Are you a Floridian haunted by potential outcomes in your divorce if arrangements in the decree are in accord with historical family roles based on gender? Some of those frightful stereotypes include:
- Mothers should have custody because they are better at nurturing and providing daily care of children, especially infants and very young kids.
- Fathers should only get visitation on weekends and holidays, leaving most of the parenting time to moms.
- Men are the main breadwinners so they should pay alimony and child support.
- It is fair for husbands to pay their spouse’s legal fees in divorce because men make more money.
We now know that these assumptions are so much hocus pocus. But divorce decrees often looked like this potentially scary HuffPost description, “Mom got the house and kids; dad got the business, paid support and spent Saturdays at Disneyland” (or Disney World for Florida fathers).
Times have changed in important ways
These kinds of traditional beliefs no longer hold up to scrutiny (and the law may not treat people differently because of their genders). Recent federal data shows that about one-third of wives make more than their working husbands, reports the New York Post. CNBC cites the Pew Research Center for the statistic that 17% of stay-at-home parents were fathers in 2016.
States are beginning to change. U.S. Census data for 2018 found about one-fifth of custodial parents were fathers.
The legislature has modernized Florida family laws
Thankfully, while historically divorce and other family laws in Florida (and nationally) reflected age-old societal norms for spouses and parents based on their genders, our state laws and courts have made progress. The main family-related statutes now use the neutral terms “party” or “parent” so as not to prefer one gender over another when a court establishes important rights, interests and responsibilities.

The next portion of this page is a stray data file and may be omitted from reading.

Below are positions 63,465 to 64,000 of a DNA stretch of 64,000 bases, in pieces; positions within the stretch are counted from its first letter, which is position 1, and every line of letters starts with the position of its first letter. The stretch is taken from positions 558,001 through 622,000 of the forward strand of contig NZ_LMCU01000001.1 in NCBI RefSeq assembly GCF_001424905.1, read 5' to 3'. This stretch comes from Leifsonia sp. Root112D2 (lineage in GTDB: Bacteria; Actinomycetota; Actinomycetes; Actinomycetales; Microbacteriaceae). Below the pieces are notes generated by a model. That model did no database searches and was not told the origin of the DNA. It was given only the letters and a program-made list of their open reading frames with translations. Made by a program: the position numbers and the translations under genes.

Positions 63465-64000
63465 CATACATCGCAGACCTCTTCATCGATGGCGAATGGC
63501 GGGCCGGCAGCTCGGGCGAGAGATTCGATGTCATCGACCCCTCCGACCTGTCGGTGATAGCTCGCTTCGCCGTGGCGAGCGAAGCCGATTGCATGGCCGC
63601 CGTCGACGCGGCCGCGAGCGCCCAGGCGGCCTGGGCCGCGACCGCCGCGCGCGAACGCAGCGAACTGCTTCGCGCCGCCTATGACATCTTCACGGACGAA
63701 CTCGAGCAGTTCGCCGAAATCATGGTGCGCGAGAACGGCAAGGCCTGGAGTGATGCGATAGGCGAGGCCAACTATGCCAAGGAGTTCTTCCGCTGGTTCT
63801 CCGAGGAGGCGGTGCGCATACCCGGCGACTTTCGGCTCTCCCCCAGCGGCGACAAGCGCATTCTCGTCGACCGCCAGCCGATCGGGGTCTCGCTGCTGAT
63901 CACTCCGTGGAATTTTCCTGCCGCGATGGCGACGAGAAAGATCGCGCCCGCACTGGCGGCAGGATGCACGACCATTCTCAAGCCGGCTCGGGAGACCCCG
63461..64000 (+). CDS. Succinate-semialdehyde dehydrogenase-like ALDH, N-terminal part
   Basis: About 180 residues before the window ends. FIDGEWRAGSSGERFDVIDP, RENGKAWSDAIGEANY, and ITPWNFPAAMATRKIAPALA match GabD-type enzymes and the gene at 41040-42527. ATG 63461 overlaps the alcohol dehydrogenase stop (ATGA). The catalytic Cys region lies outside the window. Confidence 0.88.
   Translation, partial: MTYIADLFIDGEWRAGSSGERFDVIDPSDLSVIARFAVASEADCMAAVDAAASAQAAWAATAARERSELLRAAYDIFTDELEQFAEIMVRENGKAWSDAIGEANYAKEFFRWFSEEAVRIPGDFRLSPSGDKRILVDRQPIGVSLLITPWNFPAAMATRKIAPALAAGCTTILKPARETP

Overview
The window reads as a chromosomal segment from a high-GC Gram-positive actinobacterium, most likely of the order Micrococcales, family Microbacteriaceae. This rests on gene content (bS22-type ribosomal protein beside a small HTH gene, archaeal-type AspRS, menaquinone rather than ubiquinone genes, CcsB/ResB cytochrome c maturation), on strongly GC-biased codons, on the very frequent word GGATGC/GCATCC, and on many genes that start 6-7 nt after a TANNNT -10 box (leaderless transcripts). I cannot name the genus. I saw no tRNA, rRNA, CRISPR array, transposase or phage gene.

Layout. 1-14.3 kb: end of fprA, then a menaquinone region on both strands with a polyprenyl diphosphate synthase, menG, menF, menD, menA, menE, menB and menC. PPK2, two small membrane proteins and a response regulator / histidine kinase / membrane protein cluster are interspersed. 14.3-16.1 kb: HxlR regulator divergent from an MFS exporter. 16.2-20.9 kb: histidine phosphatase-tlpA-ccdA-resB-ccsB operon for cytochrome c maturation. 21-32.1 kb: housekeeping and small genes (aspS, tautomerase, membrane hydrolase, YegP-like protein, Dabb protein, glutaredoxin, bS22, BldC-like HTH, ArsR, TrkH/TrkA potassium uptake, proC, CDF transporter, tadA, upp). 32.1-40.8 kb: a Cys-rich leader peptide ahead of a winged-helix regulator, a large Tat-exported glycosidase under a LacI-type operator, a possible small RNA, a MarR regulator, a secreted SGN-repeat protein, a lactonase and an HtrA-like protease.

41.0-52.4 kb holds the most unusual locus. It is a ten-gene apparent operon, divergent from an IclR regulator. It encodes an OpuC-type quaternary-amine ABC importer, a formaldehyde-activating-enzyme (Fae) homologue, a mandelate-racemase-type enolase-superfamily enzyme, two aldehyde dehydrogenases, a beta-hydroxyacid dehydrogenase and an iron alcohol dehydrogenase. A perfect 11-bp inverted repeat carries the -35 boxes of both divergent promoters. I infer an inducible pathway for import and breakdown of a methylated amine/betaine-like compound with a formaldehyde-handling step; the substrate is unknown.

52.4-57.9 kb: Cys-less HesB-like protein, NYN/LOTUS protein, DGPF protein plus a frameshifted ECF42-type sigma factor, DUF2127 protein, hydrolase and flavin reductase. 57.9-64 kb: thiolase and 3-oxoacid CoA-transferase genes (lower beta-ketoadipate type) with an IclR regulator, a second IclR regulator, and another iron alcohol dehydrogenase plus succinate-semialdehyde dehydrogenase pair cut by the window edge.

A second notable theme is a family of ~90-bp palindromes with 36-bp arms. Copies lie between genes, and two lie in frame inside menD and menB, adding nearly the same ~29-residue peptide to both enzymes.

For example, in 1971, the legislature removed sex discrimination in this context by making both recovery of attorney’s fees in divorce proceedings and awarding of alimony (as well as the order to pay it) available to either spouse. In deciding alimony, the judge may today consider the adultery of either party, whereas the law used to say only the wife’s adultery was relevant.
The tender years doctrine that allowed a court to prefer mothers as custodians of young children was abolished in Florida. The custody and child support statute now says that “there is no presumption for or against the father or mother of the child or for or against any specific time-sharing schedule …” Instead, the decision is based on the best interests of the child after weighing relevant factors. In addition, the court may order either parent to pay child support to the other.
And of course, now that same-sex marriages are legal and equal to traditional ones, the elimination of sex-based stereotypes in Florida family laws through gender-neutral language – and of illegal sex-based discrimination in matters of parenting and support – has taken on new significance. Or as Time puts it, “the degendering of alimony and divorce … is a natural outgrowth of the degendering of roles in marriage.”